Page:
Table 2. Changes in Hamilton Rating Scale for Depression (HAM-D) of the Study Subjects in Synbiotic and Placebo Groups at the End of the 3rd and 6th Week of the Study Relative to Baseline (N = 20)a
VariableBase line (Starting Fluoxetine Therapy)4th week (Starting synbiotic/ placebo intervention)7th week10th weekMean (SD) Changes from baseline to 10th weekP Valueb
Hamilton rating scale for depression (HAM-D)
Synbiotic group22.90 (22.08 - 23.72)c14.50 (13.43 - 15.57)c12.20 (10.94 - 13.46)c3.65 (2.92 - 4.38)c-19.25 (1.71)0.000d
Placebo group22.55 (21.80 - 23.30)c14.30 (13.29 - 15.31)c12.90 (11.42 - 14.38)c4.80 (4.16 - 5.44)c-17.75 (2.05)0.000d
P value0.550e0.953f0.241f0.013d,f0.024d,e

aData were presented as unadjusted mean (95% CI).

bWithin group comparisons were made using repeated measure ANOVA.

cSignificant differences between each variable and two other variables, calculated by Bonferroni test (post-hoc).

dP value < 0.05 considered as significant.

eBetween groups comparisons were made using ANCOVA models adjusted for gender, age, and BMI at baseline.

fBetween groups comparisons were made using ANCOVA models adjusted for gender, age, BMI as well as baseline HAM-D.

There were not any significant differences between the 2 groups in HAM-D score rated at baseline and after 4 and 7 weeks of the study period (Table 2). However, the difference between the 2 treatments was significant at the endpoint of the intervention. At the end of the 10th week of the study period and after applying ANCOVA for between group comparison adjusted for gender, age, and BMI at baseline, and baseline HAM-D score, it was found that synbiotic group had a significantly lower HAM-D score rating compared with placebo (3.65 vs. 4.80, P = 0.013 for between group comparison; Table 2 and Figure 2).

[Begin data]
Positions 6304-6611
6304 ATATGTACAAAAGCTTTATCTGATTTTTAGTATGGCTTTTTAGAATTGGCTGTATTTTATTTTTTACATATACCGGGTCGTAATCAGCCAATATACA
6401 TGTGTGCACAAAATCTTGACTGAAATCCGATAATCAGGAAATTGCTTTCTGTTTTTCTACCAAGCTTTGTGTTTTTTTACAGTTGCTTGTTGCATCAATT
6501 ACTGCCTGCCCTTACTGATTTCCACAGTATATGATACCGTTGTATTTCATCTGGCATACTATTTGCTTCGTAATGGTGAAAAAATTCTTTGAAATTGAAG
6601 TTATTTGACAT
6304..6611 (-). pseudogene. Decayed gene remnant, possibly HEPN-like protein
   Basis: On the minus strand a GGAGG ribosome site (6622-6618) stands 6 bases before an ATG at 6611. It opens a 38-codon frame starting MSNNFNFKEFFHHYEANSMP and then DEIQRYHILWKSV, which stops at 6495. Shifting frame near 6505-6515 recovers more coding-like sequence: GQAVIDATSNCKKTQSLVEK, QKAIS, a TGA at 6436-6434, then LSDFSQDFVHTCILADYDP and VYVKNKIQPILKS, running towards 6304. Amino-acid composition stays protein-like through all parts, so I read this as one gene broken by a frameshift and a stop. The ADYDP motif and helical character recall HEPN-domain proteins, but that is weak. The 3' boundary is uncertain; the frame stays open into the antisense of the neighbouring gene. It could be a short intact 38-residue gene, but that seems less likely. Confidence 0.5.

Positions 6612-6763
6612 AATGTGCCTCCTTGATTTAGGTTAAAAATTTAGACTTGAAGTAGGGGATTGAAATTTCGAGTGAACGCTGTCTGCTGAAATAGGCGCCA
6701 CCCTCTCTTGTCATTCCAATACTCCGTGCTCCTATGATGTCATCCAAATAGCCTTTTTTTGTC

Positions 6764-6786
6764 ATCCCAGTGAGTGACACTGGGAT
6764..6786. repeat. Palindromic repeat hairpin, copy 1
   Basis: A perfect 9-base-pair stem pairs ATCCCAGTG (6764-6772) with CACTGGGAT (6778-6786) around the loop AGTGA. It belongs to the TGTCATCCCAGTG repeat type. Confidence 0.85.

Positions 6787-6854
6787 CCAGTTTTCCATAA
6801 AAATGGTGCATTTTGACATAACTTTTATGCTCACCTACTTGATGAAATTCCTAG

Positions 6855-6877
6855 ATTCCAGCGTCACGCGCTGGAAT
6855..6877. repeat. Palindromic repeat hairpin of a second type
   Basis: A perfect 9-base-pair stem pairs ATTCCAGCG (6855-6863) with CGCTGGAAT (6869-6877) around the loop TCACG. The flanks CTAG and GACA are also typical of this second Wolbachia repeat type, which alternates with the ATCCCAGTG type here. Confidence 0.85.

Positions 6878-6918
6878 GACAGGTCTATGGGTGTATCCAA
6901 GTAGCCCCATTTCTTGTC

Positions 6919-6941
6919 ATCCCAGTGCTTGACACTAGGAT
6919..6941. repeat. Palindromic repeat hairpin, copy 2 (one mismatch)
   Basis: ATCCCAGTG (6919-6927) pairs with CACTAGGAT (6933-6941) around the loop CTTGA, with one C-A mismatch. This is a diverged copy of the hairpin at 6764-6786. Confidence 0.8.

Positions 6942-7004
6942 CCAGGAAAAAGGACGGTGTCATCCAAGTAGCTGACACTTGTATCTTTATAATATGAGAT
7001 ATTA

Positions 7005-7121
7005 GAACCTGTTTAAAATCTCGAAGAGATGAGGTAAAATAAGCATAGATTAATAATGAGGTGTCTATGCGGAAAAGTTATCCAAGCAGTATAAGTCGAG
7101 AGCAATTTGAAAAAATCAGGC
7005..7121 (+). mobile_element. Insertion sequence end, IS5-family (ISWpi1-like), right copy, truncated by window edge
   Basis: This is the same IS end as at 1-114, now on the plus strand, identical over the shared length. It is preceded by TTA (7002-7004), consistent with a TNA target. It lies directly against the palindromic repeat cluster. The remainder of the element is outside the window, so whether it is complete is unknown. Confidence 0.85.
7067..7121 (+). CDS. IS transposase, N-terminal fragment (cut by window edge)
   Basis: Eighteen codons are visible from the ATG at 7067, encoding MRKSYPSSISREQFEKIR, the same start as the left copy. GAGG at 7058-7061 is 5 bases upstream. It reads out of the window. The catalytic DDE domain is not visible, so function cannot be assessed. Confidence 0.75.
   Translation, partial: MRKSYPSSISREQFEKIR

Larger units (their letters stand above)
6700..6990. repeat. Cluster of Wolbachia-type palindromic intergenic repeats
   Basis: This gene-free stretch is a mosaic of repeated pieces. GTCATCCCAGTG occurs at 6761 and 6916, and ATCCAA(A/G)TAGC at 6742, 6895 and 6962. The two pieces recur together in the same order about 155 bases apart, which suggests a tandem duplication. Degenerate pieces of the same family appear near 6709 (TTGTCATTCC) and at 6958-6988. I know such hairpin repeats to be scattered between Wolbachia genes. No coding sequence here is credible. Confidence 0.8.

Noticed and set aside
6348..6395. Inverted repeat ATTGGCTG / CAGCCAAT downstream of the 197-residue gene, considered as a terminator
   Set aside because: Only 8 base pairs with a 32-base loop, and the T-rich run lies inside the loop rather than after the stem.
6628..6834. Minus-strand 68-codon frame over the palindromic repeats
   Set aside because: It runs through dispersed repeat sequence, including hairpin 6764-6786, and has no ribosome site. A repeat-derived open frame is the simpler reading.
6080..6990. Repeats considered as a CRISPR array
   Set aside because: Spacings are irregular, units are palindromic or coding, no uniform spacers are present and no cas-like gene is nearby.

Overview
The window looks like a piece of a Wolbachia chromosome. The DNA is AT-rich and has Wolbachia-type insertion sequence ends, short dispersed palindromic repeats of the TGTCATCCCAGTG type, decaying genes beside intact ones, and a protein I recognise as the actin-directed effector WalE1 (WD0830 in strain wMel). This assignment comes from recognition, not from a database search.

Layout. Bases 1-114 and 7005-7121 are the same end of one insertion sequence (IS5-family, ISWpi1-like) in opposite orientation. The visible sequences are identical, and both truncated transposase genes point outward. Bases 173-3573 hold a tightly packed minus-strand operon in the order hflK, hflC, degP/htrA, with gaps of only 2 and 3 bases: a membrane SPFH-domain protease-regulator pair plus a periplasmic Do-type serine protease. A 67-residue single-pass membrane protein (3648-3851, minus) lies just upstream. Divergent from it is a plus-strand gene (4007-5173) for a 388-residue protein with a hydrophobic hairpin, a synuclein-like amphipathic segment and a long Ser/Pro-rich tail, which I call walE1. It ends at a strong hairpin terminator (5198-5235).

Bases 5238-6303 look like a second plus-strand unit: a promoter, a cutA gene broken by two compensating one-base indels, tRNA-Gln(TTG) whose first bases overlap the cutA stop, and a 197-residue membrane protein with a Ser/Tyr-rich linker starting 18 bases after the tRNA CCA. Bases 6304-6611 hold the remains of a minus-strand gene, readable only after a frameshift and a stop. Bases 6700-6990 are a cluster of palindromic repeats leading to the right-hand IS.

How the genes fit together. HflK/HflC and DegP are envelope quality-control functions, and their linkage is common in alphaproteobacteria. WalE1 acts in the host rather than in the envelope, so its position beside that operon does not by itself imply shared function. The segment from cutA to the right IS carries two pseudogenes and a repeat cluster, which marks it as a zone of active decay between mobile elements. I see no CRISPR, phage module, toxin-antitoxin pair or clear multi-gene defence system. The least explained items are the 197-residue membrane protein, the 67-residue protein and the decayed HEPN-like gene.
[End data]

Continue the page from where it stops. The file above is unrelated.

Figure 2. Changes in Hamilton rating scale for depression (HAM-D) in the two studied group. Data are shown as adjusted mean and 95% CI for gender, age, BMI at baseline, and baseline HAM-D score using ANCOVA.

Furthermore, compared with placebo, synbiotic was significantly more effective in improving HAM-D scores at the end of the study relative to baseline. Thus, following the adjustment of ANCOVA models for gender, age, and BMI at baseline, we found a greater reduction in HAM-D score in synbiotic treated patients (with a mean ± SD of -19.25 ± 1.71) compared to placebo taking group (with a mean ± SD of -17.75 ± 2.05) (P = 0.024) for between group comparison; Table 2 and Figure 2.

Figure 2 displays the time related reduction in HAM-D scores in the 2 studied group at each time point after the intervention.

3.2. Side Effects and Clinical Complication

A total of 4 side effects were observed throughout the trial. As presented in Table 3, in the synbiotic taking group, 20% (4 patients) had bloating and/or nausea, 10% reported diarrhea, and 15% had abdominal cramp. However, the differences were not significant between the synbiotic and placebo groups in the frequency of side effects (Table 3).